Afghanistan’s mobile operators welcome 3G licences as a boost to the market and the customer
In what has certainly been a challenging task, Afghanistan has built some positive momentum in its effort to put national telecom infrastructure in place and to offer effective telecom service throughout the country. The process involved in achieving this, however, has not been a smooth one. By end-2001, as a result of the US-led military action, the Taliban had been removed from power and a broad-based transitional government was established. The 2001 war in Afghanistan destroyed telecommunications infrastructure that had already been suffering serious disrepair due to neglect by the pre-war Taliban government. The nation’s network of telephone lines was left barely functioning. There were only 12,000 telephones in the capital city, Kabul, with its population of almost 2 million residents.
By 2003 recovery had commenced. In an important strategic move, the government announced in 2005 that licences were to be issued to allow the private sector to establish independent telephone companies. This initiative was called the Local Fixed Services Plan (LFSP). The main objectives of the LFSP licences were to facilitate faster rollout of services to small towns and rural areas and to provide an investment opportunity for small-medium local investors across the country.
The other major impact on telecommunications in Afghanistan came with the introduction and subsequent expansion of the mobile telephone service. In 2003, growing off a low subscriber base, the country’s mobile network operated exclusively at the time by the Afghan Wireless Communications Company (AWCC), started to attract customers at an extraordinary rate. The launch of a second mobile service, operated by Roshan, boosted the market even further and strong subscriber growth continued through 2004 and into 2005. Coming into 2013 there were four major mobile operators (and one minor one) competing in Afghanistan’s telecom sector; between them they were claiming a total of over 20 million subscribers, representing an overall mobile penetration of 67%. All four of the major operators were carrying market shares in excess of 20%.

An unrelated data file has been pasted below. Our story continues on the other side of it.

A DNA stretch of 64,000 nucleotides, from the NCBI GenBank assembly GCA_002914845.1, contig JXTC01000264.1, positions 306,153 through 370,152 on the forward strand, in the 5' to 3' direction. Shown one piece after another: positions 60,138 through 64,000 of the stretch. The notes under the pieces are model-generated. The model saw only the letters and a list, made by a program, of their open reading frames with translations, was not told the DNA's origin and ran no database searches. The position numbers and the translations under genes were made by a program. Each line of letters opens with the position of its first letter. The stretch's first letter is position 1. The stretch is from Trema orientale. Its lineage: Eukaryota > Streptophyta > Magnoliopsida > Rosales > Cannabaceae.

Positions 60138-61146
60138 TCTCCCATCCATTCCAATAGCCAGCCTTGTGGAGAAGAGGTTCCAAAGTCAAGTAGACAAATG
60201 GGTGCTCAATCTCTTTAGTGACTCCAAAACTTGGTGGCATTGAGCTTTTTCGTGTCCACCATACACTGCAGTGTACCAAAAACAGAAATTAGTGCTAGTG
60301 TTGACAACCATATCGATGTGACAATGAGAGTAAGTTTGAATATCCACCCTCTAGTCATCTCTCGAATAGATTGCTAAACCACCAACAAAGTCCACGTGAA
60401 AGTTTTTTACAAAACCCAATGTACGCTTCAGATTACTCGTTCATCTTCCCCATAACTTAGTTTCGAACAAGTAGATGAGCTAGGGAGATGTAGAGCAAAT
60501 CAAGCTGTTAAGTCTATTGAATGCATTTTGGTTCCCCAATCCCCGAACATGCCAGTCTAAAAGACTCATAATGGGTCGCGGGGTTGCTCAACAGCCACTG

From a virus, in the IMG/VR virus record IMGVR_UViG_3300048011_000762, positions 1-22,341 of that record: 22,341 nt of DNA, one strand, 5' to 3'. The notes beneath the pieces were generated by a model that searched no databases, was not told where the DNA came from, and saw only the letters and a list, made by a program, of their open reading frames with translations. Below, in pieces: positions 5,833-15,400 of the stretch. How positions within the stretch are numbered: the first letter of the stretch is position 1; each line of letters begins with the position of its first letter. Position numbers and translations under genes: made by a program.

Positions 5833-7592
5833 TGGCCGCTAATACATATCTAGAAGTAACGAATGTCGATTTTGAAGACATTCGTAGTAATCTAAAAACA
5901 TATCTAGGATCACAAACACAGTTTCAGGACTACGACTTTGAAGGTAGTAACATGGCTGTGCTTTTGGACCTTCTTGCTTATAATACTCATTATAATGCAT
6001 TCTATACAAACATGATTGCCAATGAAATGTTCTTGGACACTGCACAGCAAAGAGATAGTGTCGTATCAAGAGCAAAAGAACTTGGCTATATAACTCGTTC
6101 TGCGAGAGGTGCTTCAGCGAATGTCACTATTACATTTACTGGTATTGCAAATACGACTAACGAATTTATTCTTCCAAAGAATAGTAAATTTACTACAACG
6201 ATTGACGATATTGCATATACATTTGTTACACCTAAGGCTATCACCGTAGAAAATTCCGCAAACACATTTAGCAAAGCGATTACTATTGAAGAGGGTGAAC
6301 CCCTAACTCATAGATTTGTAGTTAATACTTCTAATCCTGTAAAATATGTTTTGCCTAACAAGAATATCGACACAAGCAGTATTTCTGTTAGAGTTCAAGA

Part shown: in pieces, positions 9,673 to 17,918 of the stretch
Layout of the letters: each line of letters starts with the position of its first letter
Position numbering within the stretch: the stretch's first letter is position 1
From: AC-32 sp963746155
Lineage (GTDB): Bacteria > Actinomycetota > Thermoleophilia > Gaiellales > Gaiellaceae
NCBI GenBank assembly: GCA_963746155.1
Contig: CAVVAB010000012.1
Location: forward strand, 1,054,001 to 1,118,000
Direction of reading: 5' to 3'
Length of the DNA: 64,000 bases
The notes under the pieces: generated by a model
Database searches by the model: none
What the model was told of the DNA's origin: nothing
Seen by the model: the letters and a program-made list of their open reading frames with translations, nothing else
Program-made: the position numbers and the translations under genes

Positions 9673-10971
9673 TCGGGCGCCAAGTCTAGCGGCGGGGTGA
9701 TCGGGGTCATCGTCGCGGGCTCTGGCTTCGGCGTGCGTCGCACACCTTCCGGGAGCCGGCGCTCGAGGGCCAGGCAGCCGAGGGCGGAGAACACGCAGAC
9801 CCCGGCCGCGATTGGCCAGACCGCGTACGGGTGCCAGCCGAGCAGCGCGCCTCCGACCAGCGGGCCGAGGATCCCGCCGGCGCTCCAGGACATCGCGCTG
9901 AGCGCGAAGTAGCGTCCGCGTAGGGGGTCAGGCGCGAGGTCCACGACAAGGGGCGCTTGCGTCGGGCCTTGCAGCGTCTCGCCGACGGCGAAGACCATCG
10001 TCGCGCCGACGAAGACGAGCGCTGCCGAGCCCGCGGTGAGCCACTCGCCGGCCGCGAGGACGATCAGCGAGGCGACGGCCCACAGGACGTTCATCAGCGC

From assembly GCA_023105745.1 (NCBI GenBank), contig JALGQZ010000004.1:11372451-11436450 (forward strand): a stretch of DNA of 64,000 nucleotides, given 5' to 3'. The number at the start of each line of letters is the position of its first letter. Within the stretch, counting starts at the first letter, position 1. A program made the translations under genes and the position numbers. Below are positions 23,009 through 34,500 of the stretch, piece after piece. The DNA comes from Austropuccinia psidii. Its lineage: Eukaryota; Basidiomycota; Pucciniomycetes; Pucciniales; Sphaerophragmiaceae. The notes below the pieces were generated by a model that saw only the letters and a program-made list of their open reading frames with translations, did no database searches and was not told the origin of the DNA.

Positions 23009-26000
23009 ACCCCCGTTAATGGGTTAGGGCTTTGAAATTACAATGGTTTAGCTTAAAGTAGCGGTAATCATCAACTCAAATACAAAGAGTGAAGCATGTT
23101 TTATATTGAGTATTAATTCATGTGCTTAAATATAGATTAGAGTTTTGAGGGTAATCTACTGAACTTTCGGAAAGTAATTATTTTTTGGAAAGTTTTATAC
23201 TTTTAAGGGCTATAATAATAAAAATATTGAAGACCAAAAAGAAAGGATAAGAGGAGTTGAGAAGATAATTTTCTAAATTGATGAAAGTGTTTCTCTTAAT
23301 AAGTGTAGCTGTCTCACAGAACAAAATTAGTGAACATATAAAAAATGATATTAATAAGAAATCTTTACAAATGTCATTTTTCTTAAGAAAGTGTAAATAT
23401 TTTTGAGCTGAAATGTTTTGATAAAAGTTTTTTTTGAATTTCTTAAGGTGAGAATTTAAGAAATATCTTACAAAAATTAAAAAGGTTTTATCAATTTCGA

By 2012 internet penetration remained generally low throughout Afghanistan. With internet access relying heavily on dial-up services and only around 3,000 broadband subscribers in place, the online segment of the market was looking for a boost. With the country’s 20 million mobile subscribers, newly issued 3G licences offered a special opportunity for delivering mobile broadband to Afghanistan’s population.
The political and civil stability of the country remains a big question; it is of course a constant threat to effectiveness of the telecommunications network and the viability of the telecommunications sector. The certainly does appear to be a will to secure the future of telecommunications in Afghanistan.
Afghanistan – key telecom parameters – 2012 - 2013
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- Afghanistan’s mobile market continued on its positive expansion path in 2012, with an annual growth rate of 16% coming into 2013;
- With mobile market continues to demonstrate considerable resilience, reaching 67% penetration in what has been a most difficult environment;
- The country’s four major mobile operators continue to provide healthy and energetic competition in the mobile market, with all four operators being well represented in terms of market share (all four have at least 20% of the total subscriber base);
- Most significantly, ATRA, the telecom regulator, started issuing 3G licences in 2012 and by year-end three of the existing operators had been assigned.
- The country’s internet market is growing steadily (although available statistics to support this pattern are limited); with a major surge in internet users reported by the International Telecommunication Union (ITU) in 2009, there was finally a positive mood surrounding longer term internet growth;
- The advent of 3G mobile services in 2012 was expected to be a boost to internet access with the substantial offering of mobile broadband services;
- On a broader front, however, the ongoing political and civil unrest continues to be of concern to the country and its people, with any deterioration in the situation certainly having an impact on the telecom sector;
- In this regard, the withdrawal of foreign troops over the coming year or so may cause some winding back in foreign investment and even the withdrawal from the market of some foreign companies.
This report provides an overview of the trends and developments in the telecommunications markets in Afghanistan. Subjects covered include:
- Key statistics;
- Market and industry overviews;
- Regulatory environment and developments;
- Mobile market – voice and data;
- Internet and the broadband market;
- Operators – mobile and fixed;
- TV broadcasting.
- Scenario forecasts (fixed, internet, mobile subscribers).